A state legislative hearing investigating the severance package for Metra's ousted CEO yielded new details about the controversial deal Thursday, including the revelation that powerful House Speaker Michael Madigan had asked the agency to give one of his political foot soldiers a raise.
Metra officials, who have been highly secretive about the settlement, also confirmed for the first time that former CEO Alex Clifford implicated board Chairman Brad O'Halloran and Vice Chairman Larry Huggins in an eight-page memorandum outlining the patronage pressure he felt during his tenure.
O'Halloran — who repeatedly denied being named in the memo during a Tribune interview earlier this week — voted to approve the $718,000 severance deal after Clifford threatened to file a whistle-blower lawsuit if he could not reach a financial settlement with the agency. Huggins voted present.
Metra officials spent much of the six-hour session in Chicago trying to explain their decision to award the settlement, telling skeptical lawmakers that they had little choice after Clifford informed them that he believed his contract was not being renewed in retaliation for resisting patronage pressure. If Clifford had sued, the legal costs would have been significantly higher than his severance package, officials said.
That argument, however, took a bruising from Metra board member Jack Schaffer, of McHenry County, who told the House Mass Transit Committee that Clifford was pushed out because he didn't know how to play the political game in Illinois.
"This is $250,000 in severance and $500,000 in hush money," Schaffer said of the severance deal. "You have not heard the whole story in any way, shape or form."
Schaffer cast the lone vote in opposition to the June 21 agreement.
Clifford declined to appear before the committee, citing his lawyer's advice and blaming Metra's attorneys for preventing him from testifying. Metra officials denied that suggestion, but said the former CEO would be prohibited from reading or distributing his patronage memorandum.
Asked to respond Thursday, Clifford said in an email that he stood by his attorney's recommendation not to attend.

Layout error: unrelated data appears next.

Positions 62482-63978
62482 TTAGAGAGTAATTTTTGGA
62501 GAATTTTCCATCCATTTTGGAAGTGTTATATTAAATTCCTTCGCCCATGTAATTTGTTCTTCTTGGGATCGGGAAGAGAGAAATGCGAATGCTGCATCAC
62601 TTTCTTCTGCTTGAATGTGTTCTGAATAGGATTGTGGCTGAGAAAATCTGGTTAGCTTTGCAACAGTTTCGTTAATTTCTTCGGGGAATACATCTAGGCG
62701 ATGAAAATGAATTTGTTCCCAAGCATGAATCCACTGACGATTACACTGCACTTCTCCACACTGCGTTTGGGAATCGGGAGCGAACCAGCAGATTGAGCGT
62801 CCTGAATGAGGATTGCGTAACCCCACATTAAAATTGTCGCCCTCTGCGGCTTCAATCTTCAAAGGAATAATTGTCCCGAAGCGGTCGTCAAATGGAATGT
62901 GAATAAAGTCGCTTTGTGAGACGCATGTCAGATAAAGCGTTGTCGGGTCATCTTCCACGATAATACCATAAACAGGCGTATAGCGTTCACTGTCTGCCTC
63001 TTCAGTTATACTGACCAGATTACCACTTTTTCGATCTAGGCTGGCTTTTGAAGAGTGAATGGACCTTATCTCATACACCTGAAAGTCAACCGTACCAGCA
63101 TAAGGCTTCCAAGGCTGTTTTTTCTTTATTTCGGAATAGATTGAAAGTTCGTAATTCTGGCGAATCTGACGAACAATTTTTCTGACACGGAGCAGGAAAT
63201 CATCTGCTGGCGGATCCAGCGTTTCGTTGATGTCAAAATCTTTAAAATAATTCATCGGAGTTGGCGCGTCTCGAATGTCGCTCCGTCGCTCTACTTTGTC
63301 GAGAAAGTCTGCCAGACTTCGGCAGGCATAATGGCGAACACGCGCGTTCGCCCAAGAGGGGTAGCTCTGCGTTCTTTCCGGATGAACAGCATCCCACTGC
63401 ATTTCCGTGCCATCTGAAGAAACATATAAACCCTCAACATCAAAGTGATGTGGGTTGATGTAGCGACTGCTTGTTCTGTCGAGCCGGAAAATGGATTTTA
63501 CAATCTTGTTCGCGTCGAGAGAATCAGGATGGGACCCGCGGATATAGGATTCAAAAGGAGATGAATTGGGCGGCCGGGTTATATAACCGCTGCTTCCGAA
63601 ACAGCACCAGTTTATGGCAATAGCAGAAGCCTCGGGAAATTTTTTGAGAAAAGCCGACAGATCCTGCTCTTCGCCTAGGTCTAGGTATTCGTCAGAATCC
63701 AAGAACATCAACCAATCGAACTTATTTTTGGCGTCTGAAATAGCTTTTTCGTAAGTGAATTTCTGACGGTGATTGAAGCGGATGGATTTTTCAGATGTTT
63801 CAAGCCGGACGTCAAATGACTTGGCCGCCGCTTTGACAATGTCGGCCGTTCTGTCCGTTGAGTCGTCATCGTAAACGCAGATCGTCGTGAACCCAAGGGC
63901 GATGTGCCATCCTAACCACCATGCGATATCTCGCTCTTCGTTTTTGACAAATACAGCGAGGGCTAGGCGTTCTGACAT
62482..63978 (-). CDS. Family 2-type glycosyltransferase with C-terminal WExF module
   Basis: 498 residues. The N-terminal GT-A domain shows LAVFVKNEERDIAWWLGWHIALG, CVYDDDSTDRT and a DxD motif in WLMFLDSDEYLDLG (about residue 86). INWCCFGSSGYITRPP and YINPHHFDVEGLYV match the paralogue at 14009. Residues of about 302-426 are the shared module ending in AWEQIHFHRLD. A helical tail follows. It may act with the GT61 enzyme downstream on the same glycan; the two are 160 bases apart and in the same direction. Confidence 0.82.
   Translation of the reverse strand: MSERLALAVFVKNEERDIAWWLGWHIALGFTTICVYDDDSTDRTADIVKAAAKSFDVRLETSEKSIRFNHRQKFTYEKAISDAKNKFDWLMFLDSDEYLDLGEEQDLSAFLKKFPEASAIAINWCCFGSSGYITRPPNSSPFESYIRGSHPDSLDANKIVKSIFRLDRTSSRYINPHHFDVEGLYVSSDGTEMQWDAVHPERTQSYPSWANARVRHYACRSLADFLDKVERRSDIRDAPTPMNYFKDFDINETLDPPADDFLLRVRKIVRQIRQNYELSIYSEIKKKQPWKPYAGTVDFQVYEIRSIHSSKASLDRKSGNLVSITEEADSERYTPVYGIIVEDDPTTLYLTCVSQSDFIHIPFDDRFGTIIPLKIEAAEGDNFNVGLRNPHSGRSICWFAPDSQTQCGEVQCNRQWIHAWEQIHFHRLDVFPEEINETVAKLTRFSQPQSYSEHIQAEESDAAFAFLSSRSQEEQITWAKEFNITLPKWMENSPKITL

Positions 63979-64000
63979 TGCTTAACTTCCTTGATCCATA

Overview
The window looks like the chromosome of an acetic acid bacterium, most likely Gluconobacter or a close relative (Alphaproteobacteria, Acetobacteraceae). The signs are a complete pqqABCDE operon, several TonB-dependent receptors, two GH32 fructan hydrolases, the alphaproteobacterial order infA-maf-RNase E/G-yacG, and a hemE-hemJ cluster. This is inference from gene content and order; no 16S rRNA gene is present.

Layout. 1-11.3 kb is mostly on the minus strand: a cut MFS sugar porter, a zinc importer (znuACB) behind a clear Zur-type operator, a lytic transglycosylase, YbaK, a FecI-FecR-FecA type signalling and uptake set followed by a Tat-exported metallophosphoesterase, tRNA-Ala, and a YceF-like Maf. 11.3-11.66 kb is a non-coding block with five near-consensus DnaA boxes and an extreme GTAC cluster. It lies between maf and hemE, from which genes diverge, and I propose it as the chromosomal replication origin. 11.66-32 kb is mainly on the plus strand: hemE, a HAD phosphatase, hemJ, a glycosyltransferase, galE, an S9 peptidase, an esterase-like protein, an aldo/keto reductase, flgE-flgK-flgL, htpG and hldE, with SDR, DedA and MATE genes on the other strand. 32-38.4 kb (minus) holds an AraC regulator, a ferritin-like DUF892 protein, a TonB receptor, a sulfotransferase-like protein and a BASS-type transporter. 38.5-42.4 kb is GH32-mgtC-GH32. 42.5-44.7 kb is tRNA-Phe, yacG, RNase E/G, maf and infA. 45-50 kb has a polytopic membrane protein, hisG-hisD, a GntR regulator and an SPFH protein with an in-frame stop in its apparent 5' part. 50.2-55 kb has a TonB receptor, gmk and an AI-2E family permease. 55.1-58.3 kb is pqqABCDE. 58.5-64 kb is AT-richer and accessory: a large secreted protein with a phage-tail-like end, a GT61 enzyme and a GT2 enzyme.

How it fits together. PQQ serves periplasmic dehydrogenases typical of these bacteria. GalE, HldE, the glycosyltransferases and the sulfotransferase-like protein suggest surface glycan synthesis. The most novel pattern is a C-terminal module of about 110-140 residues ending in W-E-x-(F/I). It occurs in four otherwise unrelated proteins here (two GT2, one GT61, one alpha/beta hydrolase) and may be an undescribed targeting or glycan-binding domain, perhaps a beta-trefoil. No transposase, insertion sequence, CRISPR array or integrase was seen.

The session stood in sharp contrast to Metra's perfunctory appearance before the Regional Transportation Authority board Wednesday, as state lawmakers took turns mocking the deal, and demanding that the names of accused public officials be revealed.
They also threatened to subpoena Clifford's memo if the agency did not voluntarily turn it over. The memo became the equivalent of a pivotal "smoking gun" at the hearing.
With the state inspector general watching from the gallery, some legislators even suggested they would have preferred the case to go trial so the grievances could be aired in public rather than shielded by the settlement's nondisclosure clause.
"I wish it would have gone to litigation because I think there are a lot of systemic issues about how this very important service board is run," said Rep. Al Riley, D-Olympia Fields. "This is a public entity. This is not a corporation ... with confidentiality agreements."
The sparks flew early, as Madigan issued an unusual press statement minutes before the hearing began, acknowledging that he had sought a raise for a longtime political supporter who worked for Metra. Until that moment, Metra had not mentioned Madigan's connection to Clifford's patronage complaint.
Madigan said his office recommended in March 2012 that Patrick Ward, a labor relations specialist who made $57,000 annually, receive a merit adjustment based on his education level and job performance. The speaker said that he went to bat for Ward because he hadn't had a raise in three years despite an increase in responsibilities.
At the time, the agency had frozen salary increases for all noncontract employees amid budget constraints.